The following is from the Jan. 29, 2009, edition of The Dallas Morning News. Mike Davis, an SMU economist in the Cox School of Business, provided expertise for this story.
January 30, 2009
By ERIC TORBENSON
The Dallas Morning News
Call it "zero fatigue" – the malady of people weary of keeping track of the zeroes bandied about by politicians, bankers and television anchors to describe deficits, losses and stimulus bills.
"I knew I had it too when the few billion here and there in the House stimulus bill started to look small," said Bob McTeer, former head of the Federal Reserve Bank of Dallas who now works as a distinguished fellow at Dallas' National Center for Policy Analysis.
The worrisome zeroes lie in the economic meltdown. The annual budget deficit seems likely to tickle a trillion dollars in 2009 courtesy of the slowdown – even before tacking on a massive stimulus plan.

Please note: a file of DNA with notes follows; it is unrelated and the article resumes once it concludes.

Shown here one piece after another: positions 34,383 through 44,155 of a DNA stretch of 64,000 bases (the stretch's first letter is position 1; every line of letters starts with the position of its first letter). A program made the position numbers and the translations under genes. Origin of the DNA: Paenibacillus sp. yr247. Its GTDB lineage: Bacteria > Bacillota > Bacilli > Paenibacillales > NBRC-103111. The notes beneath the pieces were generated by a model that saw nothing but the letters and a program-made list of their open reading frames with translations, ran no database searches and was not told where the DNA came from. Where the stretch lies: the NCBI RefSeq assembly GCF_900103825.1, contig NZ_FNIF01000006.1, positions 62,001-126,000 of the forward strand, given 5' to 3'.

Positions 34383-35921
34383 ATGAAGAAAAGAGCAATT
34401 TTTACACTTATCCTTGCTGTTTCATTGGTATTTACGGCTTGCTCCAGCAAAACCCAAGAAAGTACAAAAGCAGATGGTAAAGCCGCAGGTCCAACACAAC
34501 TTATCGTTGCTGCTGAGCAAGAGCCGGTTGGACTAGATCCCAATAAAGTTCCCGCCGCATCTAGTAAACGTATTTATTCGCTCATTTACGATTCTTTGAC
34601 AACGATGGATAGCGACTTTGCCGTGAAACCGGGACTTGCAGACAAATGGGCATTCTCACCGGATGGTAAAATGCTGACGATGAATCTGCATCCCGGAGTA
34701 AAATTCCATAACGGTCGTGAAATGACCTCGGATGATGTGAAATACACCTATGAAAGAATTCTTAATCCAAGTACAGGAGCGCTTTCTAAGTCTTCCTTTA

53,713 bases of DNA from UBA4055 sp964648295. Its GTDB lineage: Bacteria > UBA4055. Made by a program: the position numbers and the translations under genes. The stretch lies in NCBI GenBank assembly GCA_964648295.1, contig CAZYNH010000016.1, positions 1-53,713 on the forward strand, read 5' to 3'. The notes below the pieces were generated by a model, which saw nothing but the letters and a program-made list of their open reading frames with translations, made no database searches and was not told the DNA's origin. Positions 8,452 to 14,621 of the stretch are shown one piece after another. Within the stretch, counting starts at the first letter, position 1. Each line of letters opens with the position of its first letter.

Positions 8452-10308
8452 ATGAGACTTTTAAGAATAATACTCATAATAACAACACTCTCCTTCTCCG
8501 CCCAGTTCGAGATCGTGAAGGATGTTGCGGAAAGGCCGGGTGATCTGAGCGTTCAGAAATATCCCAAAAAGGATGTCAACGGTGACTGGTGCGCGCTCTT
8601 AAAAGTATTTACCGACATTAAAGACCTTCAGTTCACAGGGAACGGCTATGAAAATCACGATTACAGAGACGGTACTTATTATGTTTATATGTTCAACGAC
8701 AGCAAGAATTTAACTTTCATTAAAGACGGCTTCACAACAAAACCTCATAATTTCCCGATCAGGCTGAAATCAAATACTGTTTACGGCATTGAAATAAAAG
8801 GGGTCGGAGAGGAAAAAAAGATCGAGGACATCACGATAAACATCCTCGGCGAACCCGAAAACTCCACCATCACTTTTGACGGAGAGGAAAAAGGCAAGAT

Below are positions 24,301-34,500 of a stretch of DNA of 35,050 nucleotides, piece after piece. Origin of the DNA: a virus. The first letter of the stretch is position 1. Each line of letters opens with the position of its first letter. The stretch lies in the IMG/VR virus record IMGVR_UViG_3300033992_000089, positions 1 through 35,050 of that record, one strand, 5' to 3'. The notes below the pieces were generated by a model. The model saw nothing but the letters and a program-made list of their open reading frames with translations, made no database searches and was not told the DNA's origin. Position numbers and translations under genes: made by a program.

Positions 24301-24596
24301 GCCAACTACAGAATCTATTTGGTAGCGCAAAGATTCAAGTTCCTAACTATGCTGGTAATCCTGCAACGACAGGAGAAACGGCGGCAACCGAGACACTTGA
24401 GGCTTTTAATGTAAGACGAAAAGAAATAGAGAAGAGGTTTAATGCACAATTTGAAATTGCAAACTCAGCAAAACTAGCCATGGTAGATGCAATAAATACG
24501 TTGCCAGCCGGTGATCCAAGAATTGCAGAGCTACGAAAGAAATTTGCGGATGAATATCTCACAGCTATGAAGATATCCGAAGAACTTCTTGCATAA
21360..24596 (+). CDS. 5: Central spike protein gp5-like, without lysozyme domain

That's $1 trillion. One and twelve zeroes:
So how big is a trillion? Most folks have zero idea. . .
Understanding big numbers by how they break down per person may be the easiest way to get our minds around them, says economist Mike Davis at Southern Methodist University's Cox School of Business.
"The problem is that once we get into the 12-zero range, we just can't imagine what we're giving up," he said. "The usual graphics – piles of dollar bills bigger than the Rockies, etc. – may help a bit, but I think the real way to talk about it is to somehow describe what $1 trillion could actually buy."
Read the full story.
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